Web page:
Cindy was deeply concerned about American society traveling down a slippery slope where the removal of food and water from such patients has become routine “medical treatment.” Other countries require a judge to authorize such killing, commonly called euthanasia. Cindy felt strongly that America was rapidly becoming a “culture of death.”
“Even though she’s involved in a lot of different arenas, I think she’s pretty single-minded in terms of what she wants to see happen,” said colleague Barbara Quigley, executive director of The Center for Bioethics and Culture. “She really wants to see the care of people with severe brain injury changed. That’s a real passion of hers which is what got her into bioethics She’s got her hands in more activities than anybody I know,” Quigley went on to tell The Pathway’s Barbara Shoun, who wrote a feature story about Cindy for the newspaper’s April 13, 2007 edition aptly headlined “She’s more than a mom.”
She certainly was, but she still delighted in housekeeping and being a mother.
She loved cooking and was good at it. It was not unusual for her to whip-up a massive spread for all the members of a church plant she and Stan started in their home a few years back. She once told a friend that she wanted to write a cookbook about Sunday dinners. It would have been a bestseller.
Growing up in a Christian home Cindy recalled to The Pathway in that April 2007 story about how much she enjoyed the people in her church fellowshipping after services, often with dinner on the grounds. “I think we’ve lost that sense of fellowship on Sunday,” she noted. “Isn’t there a place for a post-worship fellowship anymore?”
Cindy somehow got her hands on the Olympic torch in 1996 as it made its way through eastern Missouri. How appropriate for someone whose name means “bearer of light.”
She was never timid about throwing a little “salt” in along with that “light.” Cindy felt strongly about her Christian witness and faithfully obeyed Christ’s command to be “salt and light.” She had a particular burden for those who work in government. When Cindy would walk into the State Capitol, everyone knew she served but one king – King Jesus.
Cindy not only understood a Christian worldview, but lived it daily, bringing to bear the Word of God on every facet of reality. She often attended The Founders Conference, an annual event at First Baptist Church, St. Peters that is known for attracting some pretty “heady” theologians and Christian thinkers. Her high view of Scripture led her to become a leader in Project 1000 – the MBC’s version of the Southern Baptist Convention’s so-called “Conservative Resurgence.” It was because of her leadership and that of others that led to the MBC’s rescue from the rank liberalism that has wreaked havoc on Mainline Protestant denominations for more than a century.
When concern grew about a new state convention perhaps taking a name similar to the MBC, a move that could confuse churches and lead to mischief, Cindy jumped into action. Creatively she went to the Secretary of State’s office and copyrighted every name containing the words “Missouri, Baptist and convention” that she could think of, thus preventing any new convention from taking a name similar to the MBC. To this day former Project 1000 leaders marvel – and chuckle – at what she did. It was a stroke of brilliance.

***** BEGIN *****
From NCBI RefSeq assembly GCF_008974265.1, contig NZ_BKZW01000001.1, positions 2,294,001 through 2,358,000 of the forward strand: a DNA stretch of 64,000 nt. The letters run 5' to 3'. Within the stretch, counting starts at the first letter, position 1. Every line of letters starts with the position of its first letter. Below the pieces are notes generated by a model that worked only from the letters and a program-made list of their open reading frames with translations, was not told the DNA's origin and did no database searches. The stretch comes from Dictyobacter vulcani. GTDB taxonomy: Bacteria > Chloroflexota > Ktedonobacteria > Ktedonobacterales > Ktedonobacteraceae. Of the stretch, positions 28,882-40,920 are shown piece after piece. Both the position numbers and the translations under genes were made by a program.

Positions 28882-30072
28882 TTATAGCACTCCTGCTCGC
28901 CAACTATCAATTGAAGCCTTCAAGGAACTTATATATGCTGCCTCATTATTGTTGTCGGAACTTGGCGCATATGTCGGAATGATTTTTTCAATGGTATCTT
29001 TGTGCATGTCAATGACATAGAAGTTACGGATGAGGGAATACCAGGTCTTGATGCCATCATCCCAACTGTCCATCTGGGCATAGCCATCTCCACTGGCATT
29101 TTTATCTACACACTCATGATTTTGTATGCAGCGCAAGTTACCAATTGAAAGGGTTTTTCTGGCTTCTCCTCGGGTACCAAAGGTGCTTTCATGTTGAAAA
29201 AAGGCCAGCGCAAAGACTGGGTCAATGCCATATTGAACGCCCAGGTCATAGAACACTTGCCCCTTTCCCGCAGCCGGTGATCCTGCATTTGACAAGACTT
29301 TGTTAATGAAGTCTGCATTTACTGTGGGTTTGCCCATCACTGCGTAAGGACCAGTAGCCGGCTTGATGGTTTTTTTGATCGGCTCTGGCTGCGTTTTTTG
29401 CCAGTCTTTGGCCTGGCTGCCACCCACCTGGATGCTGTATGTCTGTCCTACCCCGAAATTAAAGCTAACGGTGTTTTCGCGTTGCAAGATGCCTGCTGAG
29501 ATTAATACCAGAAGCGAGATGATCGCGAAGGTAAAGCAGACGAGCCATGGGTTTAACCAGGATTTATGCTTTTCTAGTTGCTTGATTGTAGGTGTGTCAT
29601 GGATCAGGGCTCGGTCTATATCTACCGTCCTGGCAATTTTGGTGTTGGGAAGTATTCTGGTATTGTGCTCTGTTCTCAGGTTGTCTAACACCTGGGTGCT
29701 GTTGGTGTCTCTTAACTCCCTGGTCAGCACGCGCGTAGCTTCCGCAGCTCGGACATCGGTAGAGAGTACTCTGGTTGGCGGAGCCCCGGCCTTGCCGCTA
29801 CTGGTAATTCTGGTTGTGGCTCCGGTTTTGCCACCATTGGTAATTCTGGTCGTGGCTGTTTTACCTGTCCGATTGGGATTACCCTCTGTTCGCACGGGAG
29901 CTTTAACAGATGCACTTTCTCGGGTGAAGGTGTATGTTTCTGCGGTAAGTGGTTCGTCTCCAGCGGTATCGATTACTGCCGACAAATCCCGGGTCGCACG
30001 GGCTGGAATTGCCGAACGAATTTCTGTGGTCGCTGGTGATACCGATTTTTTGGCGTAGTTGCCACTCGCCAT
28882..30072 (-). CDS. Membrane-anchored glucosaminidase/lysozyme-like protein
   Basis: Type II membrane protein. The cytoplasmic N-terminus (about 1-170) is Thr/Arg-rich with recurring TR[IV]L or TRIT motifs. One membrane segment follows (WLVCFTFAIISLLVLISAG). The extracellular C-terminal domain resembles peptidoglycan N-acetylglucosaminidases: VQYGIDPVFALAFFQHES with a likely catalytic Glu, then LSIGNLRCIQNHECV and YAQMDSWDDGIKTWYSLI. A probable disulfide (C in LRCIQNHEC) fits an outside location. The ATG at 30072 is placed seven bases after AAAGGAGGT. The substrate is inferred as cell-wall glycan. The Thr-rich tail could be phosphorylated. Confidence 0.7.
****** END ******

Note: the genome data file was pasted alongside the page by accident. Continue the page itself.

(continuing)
The naming of a newspaper
To say Cindy was my friend does not entail all that our relationship became. She was one of my chief counselors. There was very little gray with Cindy. It was black or white, right or wrong. I always appreciated that about her because it was easy to know where she stood. I always found it rewarding to be wherever she was standing.
Our friendship began on an April afternoon in 2002. I returned from the Boyce Library to our tiny on-campus apartment at The Southern Baptist Theological Seminary in Louisville, Ky., to take a break from doctoral studies. As soon as I walked in my wife, Bernadette, said, “Honey, some lady from Missouri named Cindy Province called and wants you to call her.” I learned during our phone conversation that she was on the MBC Editor’s Search Committee. She asked if I would meet with the committee at Ballwin Baptist Church in Ballwin because the MBC wanted to start a new newspaper – one to to replace a discredited Word & Way. A few days later I met with the committee and as the saying goes – the rest is history.
However, something else important – besides my hiring – happened that day. I asked the committee what they wanted to call the new publication. I believe with all my heart that Cindy came to that meeting convinced that God had told her what He wanted the newspaper to be named. She immediately grabbed her Bible and instructed all of us to turn to Jeremiah 6:16. She read it and then urged the committee to approve The Pathway as the name of the new newspaper. It was agreed upon with little discussion and finalized with a unanimous vote. Cindy loved The Pathway and it will always be in debt to her.
Her involvement with The Pathway was but a portion of her work in Missouri Baptist life. She served on the MBC Christian Life Commission, the MBC Executive Board and just before the accident that would claim her life, she was appointed by MBC Executive Director David Tolliver to serve on the new MBC Organizational Study Group.
Her contributions to the SBC were significant as well. She served as a trustee at Southeastern Baptist Theological Seminary. One of the many things we had in common was our love and respect for Paige Patterson, now the president of Southwestern Baptist Theological Seminary in Fort Worth, Texas. Patterson served as president of Southeastern during most of Cindy’s tenure there as a trustee. It should be noted that Southeastern experienced one of its greatest periods of growth under Patterson’s leadership and while Cindy served there as a trustee.
But her love for the SBC did not end with Southeastern. She also served on the Board of Regents at Midwestern Baptist Theological Seminary in Kansas City. Her devotion to Midwestern is well known.
A few weeks ago I discovered a message on my office voicemail. It was Cindy. “Don,” she said, “I just wanted to tell you that I just finished reading the latest Pathway. It was great. I am so pleased with how Pathway has turned out. It is amazing how far it has come. I just wanted to let you know.”
That was typical of my friend, Cindy.
Cindy is survived by her husband Stan, and four boys, Clay, 19; Jimmy 11; John, 9; and Tommy, 7.